From the archives, Sept. 19, 2001 edition:
A Fairfield Bay family weathered panic when they found their daughter, a United employee, was supposed to fly out the morning of the 9/11 attack, but changed plans at the last minute and didn’t take the flight. When they called to check on their daughter, however, she was asleep, having been up late studying, and didn’t answer the phone. They were able to get in touch later that day, much to the parent’s relief.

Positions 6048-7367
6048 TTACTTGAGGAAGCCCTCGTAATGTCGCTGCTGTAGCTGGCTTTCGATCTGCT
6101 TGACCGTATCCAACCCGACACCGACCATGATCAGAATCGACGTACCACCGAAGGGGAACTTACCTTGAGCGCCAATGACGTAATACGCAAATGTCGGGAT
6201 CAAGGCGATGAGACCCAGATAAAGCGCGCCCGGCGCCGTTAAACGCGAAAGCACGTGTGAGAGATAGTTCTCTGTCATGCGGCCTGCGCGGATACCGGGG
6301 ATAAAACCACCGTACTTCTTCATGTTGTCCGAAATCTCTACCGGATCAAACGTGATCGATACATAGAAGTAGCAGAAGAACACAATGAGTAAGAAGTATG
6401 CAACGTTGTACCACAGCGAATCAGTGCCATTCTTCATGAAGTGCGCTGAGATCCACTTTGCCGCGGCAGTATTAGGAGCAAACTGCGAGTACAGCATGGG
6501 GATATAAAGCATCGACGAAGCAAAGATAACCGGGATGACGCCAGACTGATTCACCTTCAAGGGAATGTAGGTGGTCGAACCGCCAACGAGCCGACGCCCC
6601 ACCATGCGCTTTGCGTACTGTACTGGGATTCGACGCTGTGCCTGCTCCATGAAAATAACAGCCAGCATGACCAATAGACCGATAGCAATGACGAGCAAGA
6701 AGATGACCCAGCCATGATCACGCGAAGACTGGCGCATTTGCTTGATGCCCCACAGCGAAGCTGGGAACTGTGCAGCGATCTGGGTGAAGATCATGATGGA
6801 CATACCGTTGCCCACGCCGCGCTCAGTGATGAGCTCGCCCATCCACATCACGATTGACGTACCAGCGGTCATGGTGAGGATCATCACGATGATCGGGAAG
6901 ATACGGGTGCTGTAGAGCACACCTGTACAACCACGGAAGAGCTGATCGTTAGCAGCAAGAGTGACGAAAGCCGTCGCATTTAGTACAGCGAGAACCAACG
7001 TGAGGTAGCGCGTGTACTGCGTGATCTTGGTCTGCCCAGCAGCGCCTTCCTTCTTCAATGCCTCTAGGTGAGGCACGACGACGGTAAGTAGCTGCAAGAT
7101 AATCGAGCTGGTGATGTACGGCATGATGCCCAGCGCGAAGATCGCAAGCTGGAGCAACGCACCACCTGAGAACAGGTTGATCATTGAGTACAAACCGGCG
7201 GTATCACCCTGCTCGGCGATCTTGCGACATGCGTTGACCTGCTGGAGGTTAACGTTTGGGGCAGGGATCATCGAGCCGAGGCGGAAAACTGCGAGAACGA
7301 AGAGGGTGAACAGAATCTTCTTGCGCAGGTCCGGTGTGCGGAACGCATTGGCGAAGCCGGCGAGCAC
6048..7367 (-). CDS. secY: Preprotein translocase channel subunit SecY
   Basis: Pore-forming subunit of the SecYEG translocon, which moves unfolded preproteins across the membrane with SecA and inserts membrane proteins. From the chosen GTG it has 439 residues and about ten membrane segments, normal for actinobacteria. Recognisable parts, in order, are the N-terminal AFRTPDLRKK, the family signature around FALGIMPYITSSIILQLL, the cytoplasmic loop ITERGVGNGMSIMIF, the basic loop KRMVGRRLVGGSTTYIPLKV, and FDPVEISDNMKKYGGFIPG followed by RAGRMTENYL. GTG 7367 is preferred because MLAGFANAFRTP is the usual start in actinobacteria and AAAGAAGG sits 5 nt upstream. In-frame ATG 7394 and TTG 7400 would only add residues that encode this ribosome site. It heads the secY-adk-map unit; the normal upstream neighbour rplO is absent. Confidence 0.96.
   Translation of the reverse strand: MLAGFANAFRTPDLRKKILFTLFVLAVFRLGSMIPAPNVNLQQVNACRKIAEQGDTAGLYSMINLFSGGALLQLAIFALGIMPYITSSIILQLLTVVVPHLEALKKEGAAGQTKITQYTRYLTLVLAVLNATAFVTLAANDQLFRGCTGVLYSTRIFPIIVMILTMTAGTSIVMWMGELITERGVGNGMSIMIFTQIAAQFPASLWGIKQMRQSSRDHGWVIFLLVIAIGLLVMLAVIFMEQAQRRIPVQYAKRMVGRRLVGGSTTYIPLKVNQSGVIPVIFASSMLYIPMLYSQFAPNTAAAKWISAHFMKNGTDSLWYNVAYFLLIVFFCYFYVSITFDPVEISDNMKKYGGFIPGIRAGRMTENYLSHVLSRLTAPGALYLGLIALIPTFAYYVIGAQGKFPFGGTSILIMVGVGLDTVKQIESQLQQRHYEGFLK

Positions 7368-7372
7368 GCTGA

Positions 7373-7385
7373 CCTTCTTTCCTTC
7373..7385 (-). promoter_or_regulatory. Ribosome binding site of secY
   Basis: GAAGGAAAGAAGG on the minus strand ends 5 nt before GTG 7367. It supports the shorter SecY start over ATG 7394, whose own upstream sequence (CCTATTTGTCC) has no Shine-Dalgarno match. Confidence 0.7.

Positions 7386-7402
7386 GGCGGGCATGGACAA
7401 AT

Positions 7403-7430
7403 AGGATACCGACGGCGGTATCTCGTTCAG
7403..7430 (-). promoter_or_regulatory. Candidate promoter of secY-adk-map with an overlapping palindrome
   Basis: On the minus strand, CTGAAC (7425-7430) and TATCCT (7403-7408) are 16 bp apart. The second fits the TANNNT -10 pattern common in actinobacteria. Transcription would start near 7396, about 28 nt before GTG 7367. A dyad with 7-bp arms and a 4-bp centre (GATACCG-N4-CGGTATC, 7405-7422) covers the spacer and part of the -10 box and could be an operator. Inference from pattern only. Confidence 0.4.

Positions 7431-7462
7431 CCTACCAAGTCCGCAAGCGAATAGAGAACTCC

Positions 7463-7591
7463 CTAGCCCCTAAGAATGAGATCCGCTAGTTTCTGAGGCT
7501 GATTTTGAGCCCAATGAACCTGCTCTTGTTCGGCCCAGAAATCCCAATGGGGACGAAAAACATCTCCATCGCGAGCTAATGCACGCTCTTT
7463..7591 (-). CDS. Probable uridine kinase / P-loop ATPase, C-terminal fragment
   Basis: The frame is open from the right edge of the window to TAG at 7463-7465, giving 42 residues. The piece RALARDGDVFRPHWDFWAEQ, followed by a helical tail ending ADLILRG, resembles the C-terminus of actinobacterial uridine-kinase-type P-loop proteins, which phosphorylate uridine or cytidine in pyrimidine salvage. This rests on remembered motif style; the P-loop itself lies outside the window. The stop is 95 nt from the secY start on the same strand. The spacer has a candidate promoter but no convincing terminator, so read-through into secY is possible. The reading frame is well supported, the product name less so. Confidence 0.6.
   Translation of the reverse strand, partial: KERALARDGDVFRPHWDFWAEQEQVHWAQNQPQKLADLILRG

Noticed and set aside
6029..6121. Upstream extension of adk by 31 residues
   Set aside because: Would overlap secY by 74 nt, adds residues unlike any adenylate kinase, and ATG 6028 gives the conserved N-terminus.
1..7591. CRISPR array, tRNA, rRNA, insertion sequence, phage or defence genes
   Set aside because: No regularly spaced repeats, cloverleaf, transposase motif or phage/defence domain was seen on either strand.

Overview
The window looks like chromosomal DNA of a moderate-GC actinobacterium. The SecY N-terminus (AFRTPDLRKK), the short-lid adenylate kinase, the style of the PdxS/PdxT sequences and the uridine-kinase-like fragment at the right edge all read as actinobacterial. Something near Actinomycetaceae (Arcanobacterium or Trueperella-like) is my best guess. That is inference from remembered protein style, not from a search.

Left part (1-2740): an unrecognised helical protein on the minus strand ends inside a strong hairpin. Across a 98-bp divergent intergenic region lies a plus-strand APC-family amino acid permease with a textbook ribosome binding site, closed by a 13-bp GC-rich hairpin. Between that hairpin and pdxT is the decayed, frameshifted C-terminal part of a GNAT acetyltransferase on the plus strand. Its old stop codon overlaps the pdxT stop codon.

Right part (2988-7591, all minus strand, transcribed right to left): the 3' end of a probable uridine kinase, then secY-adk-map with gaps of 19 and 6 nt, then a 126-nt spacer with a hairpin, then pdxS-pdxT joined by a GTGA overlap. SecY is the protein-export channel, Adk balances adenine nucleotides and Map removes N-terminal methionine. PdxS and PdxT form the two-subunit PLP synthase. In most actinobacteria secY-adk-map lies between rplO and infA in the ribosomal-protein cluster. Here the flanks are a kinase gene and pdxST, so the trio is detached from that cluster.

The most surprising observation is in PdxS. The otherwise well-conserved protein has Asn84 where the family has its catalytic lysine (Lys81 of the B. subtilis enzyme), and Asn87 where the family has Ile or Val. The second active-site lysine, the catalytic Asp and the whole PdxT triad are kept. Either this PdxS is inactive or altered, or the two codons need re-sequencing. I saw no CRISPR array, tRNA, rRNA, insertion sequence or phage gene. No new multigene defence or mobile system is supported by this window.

No fights, the paper reported, broke out at the gas pumps on 9/11, although some were rumored to have taken place. Due to initial panic after the 9/11 attack a run was made on gas pumps and the grocery stores in the area.
The newspaper, at the time owned by Donrey, was participating in fundraising for New York Police and Firefighter families.
(The previous week’s issue, Sept. 12, no mention was made of the Twin Towers attack the previous day. This is not unexpected, as the paper would likely have gone to press Sept. 11 by the time the attacks took place in order to make Sept. 12 distribution.)